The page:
Understanding the expectations for role play is essential if you are to avoid the risk of gambling, and deliver effective learning
Element 6.6.2 of the National Driver and Rider Training Standard sets out fourteen performance standards the trainer needs to meet in order to deliver a successful programme of role play. It is essential you understand these in order to be successful in delivering lessons to the correct standard. Following on from last month, this article focuses on the last seven performance standards.
When I first started training people to be driving instructors, over 25 years’ ago, I didn’t really understand the importance of managing the risk – avoiding trainee driving instructor overload, and simulating high-risk faults. I remember using pedestrian crossings to develop the trainee instructor’s level of instruction with an inexperienced learner driver. On time, when we were creeping along in traffic on a high street approaching a zebra crossing ahead, my intention was to obstruct the crossing, albeit momentarily, but as I attempted to move onto the crossing, the trainee used the dual brake to stop me and the car behind went into the back of us. My emotional response was one of anger with the trainee for being too quick with his dual brake. Fortunately, I don’t think I showed this too much (or at least, I hope I didn’t!). There was no real harm done and certainly no damage so, after a conciliatory discussion with the driver behind, we pulled up in a safe place to reflect on the situation.
I certainly learned a lesson, and these days I understand much more clearly the importance of managing the risk to prevent such situations occurring. Firstly, I should have divided up the responsibility for risk at the start of the role-play and informed the trainee that he would not be expected to use the dual controls during this exercise. Secondly, I should have discussed how many faults I was going to put in and what I was expecting of the trainee when thinking about the goal of the exercise. Finally, given the amount of traffic on the road and the likelihood of a rear-end shunt, it would have been more sensible to simulate or hypothesise the situation – I could have asked: ‘Is it alright for me to stop on this crossing?’ The following four competences from the sixth unit in the Driver Training Standard lend themselves to this because they are all about managing the risk whilst conducting the role play.
Make sure that safe practices are followed while in role, such as:
● verbal simulation of high risk faults where possible
● threatening unsafe manoeuvres without actually making the manoeuvre
● portrayal of high risk attitudes that act as a barrier to safe and responsible driving or riding, where appropriate
Manage the balance of risk and simulation so that neither you nor the trainee instructor is overloaded, adapting the level of fault simulation to match the trainee instructor’s ability. Use situations that develop on road to your advantage, while maintaining safety.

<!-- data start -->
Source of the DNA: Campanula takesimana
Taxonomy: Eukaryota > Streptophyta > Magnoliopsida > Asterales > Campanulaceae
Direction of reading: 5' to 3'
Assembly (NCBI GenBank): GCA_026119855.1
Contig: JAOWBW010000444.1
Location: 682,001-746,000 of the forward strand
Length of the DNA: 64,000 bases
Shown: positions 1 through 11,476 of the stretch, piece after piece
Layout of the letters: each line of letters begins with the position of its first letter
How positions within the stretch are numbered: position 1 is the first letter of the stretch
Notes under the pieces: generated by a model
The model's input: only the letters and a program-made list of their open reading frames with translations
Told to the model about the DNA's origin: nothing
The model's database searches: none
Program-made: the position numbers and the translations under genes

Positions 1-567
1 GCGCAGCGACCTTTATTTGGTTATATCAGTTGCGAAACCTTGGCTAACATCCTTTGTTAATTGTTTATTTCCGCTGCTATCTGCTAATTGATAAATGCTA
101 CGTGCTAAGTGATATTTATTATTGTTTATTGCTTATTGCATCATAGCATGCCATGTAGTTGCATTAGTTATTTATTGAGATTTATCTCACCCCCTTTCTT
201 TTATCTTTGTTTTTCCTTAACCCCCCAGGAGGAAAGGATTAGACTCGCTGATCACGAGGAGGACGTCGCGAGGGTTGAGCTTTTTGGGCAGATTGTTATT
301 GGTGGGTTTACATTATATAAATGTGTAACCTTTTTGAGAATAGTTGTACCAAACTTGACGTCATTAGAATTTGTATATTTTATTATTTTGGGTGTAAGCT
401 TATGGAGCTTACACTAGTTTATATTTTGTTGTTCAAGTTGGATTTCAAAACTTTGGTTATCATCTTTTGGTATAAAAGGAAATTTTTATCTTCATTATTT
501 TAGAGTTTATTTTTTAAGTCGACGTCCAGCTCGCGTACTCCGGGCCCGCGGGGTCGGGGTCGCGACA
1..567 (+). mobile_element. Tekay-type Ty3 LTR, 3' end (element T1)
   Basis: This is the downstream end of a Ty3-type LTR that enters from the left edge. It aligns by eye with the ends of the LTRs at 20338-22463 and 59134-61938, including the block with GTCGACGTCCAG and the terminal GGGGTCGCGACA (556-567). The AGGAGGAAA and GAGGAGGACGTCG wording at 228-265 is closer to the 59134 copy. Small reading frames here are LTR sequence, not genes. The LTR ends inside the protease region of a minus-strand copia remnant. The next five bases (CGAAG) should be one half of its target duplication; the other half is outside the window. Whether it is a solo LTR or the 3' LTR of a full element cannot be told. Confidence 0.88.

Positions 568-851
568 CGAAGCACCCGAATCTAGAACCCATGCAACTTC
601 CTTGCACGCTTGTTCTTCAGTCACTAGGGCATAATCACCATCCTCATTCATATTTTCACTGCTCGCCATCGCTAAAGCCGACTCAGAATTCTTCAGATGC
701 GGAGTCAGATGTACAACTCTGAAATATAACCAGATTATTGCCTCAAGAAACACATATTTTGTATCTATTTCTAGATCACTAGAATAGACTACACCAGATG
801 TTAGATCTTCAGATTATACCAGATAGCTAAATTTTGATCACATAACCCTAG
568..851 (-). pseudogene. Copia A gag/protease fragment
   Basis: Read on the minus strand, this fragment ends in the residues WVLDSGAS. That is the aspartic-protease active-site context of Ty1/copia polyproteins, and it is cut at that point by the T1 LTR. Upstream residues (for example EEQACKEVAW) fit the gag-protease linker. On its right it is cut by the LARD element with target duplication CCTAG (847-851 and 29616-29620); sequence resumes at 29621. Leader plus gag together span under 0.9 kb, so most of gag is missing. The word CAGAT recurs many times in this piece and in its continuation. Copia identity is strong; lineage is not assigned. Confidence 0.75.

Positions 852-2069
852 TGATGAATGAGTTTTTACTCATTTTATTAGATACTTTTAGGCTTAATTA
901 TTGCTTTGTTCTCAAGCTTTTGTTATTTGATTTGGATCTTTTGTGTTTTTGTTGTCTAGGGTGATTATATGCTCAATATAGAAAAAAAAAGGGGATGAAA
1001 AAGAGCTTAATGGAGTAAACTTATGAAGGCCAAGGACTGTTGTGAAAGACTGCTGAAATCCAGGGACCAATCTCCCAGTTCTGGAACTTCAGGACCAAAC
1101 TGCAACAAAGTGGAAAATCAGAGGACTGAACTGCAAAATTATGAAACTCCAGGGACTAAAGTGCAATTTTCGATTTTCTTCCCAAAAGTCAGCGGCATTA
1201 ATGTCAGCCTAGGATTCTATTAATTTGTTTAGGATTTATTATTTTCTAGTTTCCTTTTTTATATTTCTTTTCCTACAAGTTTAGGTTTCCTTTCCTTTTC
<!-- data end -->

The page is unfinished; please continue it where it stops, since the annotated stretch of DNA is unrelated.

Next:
This next competence about showing realistic improvement illustrates the importance of remaining focused, as the trainer, on the goal of the role play exercise. Learning must take place and if the trainee instructor is achieving this, then the role play must reflect the same. Show realistic improvement when the trainee instructor identifies and targets a development need.
Once the role-play exercise is finished, it is essential that the trainer remembers details of the drive. Sometimes, this might mean saying to the trainee: ‘OK, I’m out of role now. Please give me a moment to make a few notes so that I can remember what I wanted to discuss with you.’Remember details of the drive or ride while in role, so that you can give feedback when out of role.
It is important to remember the trainee’s goal for the session and that the point of the role-play is to help the trainee achieve this goal. The feedback you give the trainee needs to be balanced around the goal. The trainee should go away with a clear idea of what to develop and how to practise. So, making your techniques transparent will really help with this. For example, pointing out to the trainee how you divided up the responsibility for risk at the start of the exercise, how you set the exercise up and played a particular role throughout the exercise, limiting the number of faults you put in so that the trainee could achieve the goal, will give them a good benchmark of what they need to do to improve and develop. Provide accurate but supportive feedback to help the trainee instructor to develop good instructional technique and safe practices.
The trainer’s ability to manage role play is assessed for ORDIT (Official Register of Driving Instructor Trainers), based on these competences. Reflecting on your training sessions by measuring yourself against these will help you develop your role play and instructor training skills.